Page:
Leukemia Radiation Therapy
As one of the treatment options for leukemia, radiation therapy uses high-energy rays to kill leukemia cells. Radiation therapy can be directed at a certain part of the body where leukemia cells have collected; alternatively, the radiation therapy can also be directed to the whole body. When used to treat leukemia, radiation therapy may cause side effects such as fatigue and the development of red, dry, and tender skin in the treated area.
Radiation therapy (also called radiotherapy) uses high-energy rays to kill leukemia cells. For most patients with leukemia, a large machine will direct radiation at the spleen, the brain, or other parts of the body where leukemia cells have collected. Some patients will receive radiation that is directed to the whole body. This is called total-body irradiation. Total-body irradiation usually is given before a bone marrow transplant. Patients may receive radiation therapy at a hospital or clinic.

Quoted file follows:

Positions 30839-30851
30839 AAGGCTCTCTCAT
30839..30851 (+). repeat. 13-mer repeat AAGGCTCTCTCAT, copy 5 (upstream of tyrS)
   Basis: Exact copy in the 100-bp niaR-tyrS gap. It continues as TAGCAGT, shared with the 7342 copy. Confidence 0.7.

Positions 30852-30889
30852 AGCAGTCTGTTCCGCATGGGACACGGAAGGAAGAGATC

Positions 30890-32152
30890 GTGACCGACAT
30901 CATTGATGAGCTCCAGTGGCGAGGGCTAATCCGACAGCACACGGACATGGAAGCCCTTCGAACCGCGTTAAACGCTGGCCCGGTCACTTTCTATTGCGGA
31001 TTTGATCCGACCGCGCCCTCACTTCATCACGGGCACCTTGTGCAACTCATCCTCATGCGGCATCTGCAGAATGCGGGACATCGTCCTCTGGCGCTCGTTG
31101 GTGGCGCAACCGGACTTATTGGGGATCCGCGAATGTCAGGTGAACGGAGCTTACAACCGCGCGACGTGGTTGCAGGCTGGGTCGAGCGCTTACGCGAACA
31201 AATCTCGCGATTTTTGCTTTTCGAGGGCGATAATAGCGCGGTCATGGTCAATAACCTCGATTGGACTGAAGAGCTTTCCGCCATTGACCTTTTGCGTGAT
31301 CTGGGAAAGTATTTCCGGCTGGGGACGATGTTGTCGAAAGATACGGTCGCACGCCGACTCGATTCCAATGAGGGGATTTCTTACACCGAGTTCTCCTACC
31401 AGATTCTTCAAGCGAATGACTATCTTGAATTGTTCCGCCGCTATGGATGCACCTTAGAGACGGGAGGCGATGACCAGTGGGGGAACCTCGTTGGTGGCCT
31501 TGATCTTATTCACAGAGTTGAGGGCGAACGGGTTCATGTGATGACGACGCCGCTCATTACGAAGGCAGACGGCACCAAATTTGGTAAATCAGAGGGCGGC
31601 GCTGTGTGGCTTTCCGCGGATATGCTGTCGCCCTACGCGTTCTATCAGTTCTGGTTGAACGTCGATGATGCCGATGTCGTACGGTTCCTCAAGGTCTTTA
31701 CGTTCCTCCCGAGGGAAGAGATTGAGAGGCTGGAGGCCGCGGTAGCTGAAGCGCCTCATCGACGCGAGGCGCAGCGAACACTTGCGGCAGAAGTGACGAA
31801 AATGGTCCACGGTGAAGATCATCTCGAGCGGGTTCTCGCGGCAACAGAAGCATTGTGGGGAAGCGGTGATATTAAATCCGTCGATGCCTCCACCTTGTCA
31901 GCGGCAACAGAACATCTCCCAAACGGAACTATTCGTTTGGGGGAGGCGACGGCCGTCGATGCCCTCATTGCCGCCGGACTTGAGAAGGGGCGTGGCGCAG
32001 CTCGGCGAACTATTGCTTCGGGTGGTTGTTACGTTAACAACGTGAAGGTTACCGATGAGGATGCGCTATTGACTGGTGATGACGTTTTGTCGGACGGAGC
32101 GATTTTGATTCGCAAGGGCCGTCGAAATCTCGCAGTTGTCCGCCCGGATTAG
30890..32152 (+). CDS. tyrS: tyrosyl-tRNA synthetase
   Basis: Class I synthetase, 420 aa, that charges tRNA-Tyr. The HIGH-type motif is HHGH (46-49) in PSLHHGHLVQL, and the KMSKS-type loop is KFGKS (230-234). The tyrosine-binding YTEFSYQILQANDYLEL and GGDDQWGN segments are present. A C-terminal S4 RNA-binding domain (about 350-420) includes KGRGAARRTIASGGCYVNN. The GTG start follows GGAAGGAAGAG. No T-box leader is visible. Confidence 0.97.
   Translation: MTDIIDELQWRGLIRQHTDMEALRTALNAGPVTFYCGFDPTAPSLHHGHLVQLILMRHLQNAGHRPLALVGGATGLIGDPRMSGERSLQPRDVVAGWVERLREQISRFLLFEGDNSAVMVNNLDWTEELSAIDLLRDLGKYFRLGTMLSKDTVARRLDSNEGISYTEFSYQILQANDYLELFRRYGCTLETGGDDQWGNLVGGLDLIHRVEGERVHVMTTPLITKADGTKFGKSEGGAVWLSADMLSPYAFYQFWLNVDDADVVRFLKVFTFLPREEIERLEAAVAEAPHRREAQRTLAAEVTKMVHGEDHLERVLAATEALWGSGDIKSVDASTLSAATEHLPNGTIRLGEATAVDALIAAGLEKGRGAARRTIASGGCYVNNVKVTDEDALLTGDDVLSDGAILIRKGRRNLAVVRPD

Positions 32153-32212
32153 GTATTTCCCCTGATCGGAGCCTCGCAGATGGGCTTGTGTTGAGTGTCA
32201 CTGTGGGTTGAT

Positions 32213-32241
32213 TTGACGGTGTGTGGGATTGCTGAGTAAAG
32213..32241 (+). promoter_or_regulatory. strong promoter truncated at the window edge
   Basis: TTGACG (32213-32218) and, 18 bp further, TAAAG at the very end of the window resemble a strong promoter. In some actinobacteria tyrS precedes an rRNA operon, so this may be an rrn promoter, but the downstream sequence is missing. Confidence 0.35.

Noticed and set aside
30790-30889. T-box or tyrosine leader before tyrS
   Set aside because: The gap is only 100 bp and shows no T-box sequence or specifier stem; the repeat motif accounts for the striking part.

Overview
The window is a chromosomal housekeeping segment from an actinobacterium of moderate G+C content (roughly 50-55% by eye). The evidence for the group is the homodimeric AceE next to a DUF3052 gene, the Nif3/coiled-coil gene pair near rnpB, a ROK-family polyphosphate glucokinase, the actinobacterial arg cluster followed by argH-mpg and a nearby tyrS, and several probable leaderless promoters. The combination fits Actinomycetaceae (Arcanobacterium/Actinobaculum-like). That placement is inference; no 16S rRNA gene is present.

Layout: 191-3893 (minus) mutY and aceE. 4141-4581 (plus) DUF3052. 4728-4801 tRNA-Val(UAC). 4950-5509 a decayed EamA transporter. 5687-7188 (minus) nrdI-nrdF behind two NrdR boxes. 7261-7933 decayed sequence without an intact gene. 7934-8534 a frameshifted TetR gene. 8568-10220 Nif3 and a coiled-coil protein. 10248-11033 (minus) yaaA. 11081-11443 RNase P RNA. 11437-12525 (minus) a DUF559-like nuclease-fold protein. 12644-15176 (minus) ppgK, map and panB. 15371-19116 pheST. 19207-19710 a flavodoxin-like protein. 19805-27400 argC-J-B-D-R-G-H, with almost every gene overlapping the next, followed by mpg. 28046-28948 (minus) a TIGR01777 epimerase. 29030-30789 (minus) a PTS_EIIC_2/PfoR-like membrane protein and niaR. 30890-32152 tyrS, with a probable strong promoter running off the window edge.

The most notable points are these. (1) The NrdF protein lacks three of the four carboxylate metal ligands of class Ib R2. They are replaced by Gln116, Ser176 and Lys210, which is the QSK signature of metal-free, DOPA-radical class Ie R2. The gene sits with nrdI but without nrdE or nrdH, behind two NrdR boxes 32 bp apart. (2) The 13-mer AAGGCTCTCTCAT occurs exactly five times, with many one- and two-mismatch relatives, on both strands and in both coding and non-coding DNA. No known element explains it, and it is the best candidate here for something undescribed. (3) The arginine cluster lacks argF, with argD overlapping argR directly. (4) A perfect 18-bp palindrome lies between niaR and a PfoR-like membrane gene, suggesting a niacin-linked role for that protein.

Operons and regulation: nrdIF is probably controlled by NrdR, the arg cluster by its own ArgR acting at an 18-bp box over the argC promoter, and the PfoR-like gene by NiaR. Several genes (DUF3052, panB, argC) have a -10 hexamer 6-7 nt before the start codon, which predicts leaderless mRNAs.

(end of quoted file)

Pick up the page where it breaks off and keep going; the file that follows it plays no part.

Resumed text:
Radiation therapy may cause patients to become very tired as treatment continues. Although resting is important, doctors usually advise patients to try to stay as active as they can. Other side effects of radiation therapy may cause the skin to become red, dry, and tender in the treated area. If chemotherapy is given at the same time as radiation therapy, the side effects may become worse. Doctors can suggest ways to ease these problems.